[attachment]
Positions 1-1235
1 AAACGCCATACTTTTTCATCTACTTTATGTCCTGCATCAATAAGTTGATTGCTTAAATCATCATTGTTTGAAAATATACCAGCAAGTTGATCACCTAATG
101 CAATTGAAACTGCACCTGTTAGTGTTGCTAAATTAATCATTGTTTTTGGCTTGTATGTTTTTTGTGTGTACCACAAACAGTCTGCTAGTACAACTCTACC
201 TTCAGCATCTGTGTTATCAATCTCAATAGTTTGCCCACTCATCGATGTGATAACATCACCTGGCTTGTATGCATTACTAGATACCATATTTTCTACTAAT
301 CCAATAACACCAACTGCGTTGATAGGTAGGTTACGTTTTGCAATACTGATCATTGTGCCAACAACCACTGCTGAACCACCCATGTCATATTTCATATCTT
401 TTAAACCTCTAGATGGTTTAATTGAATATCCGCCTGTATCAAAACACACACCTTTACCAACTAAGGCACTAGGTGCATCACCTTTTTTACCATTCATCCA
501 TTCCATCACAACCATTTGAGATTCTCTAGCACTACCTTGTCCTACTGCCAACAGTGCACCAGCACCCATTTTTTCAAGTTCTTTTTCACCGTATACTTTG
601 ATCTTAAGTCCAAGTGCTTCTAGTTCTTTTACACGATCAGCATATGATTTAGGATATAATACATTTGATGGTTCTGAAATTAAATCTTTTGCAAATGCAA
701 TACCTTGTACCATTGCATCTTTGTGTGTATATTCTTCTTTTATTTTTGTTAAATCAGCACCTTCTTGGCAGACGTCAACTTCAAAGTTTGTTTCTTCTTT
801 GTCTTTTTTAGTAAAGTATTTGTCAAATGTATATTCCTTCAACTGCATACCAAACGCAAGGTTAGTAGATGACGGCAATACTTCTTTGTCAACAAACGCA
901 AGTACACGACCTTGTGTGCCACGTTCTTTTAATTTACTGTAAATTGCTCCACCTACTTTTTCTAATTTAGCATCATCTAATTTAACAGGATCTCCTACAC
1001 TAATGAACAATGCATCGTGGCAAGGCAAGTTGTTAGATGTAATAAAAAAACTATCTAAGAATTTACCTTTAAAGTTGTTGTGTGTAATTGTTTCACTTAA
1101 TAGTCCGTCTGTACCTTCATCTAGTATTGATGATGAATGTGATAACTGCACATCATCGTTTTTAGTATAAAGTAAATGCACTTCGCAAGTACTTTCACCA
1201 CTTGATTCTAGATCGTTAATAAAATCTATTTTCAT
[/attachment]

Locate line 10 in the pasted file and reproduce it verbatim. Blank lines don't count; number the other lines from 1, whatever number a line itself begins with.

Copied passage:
801 GTCTTTTTTAGTAAAGTATTTGTCAAATGTATATTCCTTCAACTGCATACCAAACGCAAGGTTAGTAGATGACGGCAATACTTCTTTGTCAACAAACGCA